A wedding — and a funeral?
Most people play games on New Year’s Eve, I’m told, and so did Irina and I. And lots happened.
(CW: mention of incest/rape, at the end)
That morning, Hylti and Arni’s rooster woke us up betimes, right there on the attic rail. I think that Arni might’ve smuggled him in, despite all her protests, since she was grinning when she yelled at the rooster she would make fricassee of him for dinner. In any case, we were up early and bright and after the quickest of washes and gossip with the neighbours across the street, we went out to the Thirsty Queen, where lady Lysna lives.
Before we arrived, I stopped, faced Moyri, and told her that really, apart from my reputation as an easy girl, I really had nothing to be ashamed of. That I had no dark secrets, and had never done anything she would have to be ashamed of. I guess that what I really wanted to tell her was if I’d have her, only have her, I really don’t need to have other bed-partners, but I’m not sure she really understood that, because since then she’s told me again that she wouldn’t mind — but sleeping around was my way of showing — myself, I guess — that I was free and Valdyan. And you cannot get more Valdyan than having a Valdyan wife, can you? There’s one thing I do miss, a bit, and that’s the taste of a man’s seed, but then again, I can go without, just like I can go without mushroom dumplings.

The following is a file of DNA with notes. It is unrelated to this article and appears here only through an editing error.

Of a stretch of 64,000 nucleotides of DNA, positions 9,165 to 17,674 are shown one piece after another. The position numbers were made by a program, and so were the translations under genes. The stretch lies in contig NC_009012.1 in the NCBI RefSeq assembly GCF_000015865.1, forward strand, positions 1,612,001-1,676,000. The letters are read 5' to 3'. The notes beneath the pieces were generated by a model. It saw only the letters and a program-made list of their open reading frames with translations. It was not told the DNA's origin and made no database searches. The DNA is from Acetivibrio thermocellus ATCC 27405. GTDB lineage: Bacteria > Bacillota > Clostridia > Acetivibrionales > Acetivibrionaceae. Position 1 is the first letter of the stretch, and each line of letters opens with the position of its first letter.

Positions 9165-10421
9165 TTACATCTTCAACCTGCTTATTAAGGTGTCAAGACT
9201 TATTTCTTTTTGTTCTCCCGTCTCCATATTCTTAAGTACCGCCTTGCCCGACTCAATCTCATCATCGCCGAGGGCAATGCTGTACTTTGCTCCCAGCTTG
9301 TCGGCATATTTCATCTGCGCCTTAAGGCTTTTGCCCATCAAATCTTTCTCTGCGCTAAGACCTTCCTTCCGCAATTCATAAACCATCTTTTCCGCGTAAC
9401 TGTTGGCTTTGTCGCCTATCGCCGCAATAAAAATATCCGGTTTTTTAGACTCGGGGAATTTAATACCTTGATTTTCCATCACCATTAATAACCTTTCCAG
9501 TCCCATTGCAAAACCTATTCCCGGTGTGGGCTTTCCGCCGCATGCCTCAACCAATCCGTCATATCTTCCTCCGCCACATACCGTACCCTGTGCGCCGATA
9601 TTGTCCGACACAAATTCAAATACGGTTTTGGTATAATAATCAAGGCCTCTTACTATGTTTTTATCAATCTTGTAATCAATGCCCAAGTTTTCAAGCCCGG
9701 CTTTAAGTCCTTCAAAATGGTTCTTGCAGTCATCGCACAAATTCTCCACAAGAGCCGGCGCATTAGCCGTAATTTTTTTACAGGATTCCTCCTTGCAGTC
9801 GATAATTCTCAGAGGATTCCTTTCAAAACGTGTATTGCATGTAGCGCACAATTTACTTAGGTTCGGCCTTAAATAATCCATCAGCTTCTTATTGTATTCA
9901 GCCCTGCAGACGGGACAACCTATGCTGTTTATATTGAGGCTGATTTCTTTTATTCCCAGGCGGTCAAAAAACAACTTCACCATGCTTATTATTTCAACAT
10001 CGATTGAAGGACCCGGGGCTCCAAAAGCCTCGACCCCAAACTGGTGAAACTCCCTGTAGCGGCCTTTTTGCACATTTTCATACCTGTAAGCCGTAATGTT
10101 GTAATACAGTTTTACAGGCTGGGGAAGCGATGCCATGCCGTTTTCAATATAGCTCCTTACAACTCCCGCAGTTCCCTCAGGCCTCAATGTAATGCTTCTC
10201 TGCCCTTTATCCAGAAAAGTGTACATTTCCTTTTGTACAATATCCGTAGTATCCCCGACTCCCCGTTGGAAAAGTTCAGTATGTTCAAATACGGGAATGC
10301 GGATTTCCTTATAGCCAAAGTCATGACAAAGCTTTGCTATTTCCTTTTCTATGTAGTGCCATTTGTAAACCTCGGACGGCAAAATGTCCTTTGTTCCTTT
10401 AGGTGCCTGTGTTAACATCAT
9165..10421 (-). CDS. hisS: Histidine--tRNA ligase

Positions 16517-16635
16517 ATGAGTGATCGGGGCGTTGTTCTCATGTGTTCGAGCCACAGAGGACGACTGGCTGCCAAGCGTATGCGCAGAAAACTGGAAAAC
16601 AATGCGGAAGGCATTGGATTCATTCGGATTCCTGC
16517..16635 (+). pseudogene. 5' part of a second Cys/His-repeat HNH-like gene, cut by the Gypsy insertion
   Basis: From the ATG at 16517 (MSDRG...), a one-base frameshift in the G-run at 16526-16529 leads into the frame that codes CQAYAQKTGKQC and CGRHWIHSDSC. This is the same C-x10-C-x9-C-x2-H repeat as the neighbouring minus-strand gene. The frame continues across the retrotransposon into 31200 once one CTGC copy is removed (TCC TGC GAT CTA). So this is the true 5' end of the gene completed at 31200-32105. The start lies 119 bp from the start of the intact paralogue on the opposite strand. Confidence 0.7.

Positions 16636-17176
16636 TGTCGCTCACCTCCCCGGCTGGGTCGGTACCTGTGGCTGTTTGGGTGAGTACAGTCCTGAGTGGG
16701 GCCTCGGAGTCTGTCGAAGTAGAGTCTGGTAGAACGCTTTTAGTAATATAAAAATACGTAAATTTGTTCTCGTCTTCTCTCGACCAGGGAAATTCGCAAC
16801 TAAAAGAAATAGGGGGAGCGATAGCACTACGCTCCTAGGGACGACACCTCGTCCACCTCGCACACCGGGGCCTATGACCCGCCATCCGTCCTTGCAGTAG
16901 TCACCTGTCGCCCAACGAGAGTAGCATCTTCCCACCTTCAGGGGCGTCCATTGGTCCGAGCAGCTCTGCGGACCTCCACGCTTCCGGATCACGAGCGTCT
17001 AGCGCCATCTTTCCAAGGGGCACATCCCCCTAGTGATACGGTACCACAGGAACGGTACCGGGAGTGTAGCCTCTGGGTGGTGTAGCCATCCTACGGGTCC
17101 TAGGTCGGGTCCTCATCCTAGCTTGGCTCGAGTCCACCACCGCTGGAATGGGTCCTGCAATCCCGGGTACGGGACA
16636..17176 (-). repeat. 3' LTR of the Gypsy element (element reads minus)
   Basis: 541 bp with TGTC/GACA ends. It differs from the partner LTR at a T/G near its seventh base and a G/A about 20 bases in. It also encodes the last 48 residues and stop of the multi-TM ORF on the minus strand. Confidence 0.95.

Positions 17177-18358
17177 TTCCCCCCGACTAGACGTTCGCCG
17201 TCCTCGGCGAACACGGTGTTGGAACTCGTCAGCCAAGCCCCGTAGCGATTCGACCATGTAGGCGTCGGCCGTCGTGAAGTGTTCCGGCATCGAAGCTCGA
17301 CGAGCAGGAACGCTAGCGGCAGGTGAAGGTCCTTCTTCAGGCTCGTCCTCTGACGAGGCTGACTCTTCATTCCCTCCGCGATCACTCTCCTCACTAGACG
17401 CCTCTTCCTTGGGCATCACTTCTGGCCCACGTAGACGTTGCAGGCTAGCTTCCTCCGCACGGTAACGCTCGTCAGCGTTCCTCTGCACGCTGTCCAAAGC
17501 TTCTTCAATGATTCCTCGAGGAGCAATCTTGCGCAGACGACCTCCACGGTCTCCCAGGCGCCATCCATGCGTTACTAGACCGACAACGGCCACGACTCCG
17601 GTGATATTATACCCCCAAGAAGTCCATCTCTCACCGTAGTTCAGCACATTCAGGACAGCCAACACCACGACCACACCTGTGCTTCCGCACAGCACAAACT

She was waiting for us already, and she had borrowed a donkey cart from the inn-keeper. With a big grin, she motioned us to clamber into the cart, and of we went! It was quite the distance it seemed, and she told us, if it had been winter, it would’ve been the ewer for us, like it had been for Arni and Hylti.
Though that was also because when Arni and Hylti wanted to get married they were in a fearful hurry because Arni’s brother had been despatched by her mother to fetch her back from that dangerous adherent of the Nameless, Hylti! Given that nobody writes anything down about marriages, and there are no witnesses except for the old lady performing the ritual, I wonder how Valdyan people can prove they’re married, but Moyri tells me not to worry, Valdyan people just know!
(Gods… Gods are weird. Later on we had a long discussion about the Gods, how the One made us, as amusement for the Mother, and how now the Gods are changing, and that’s because the people are changing, and that changes them. Like I said, it’s weird. But it’s great to have a wife and two apprentices and friends you can discuss that sort of thing with!)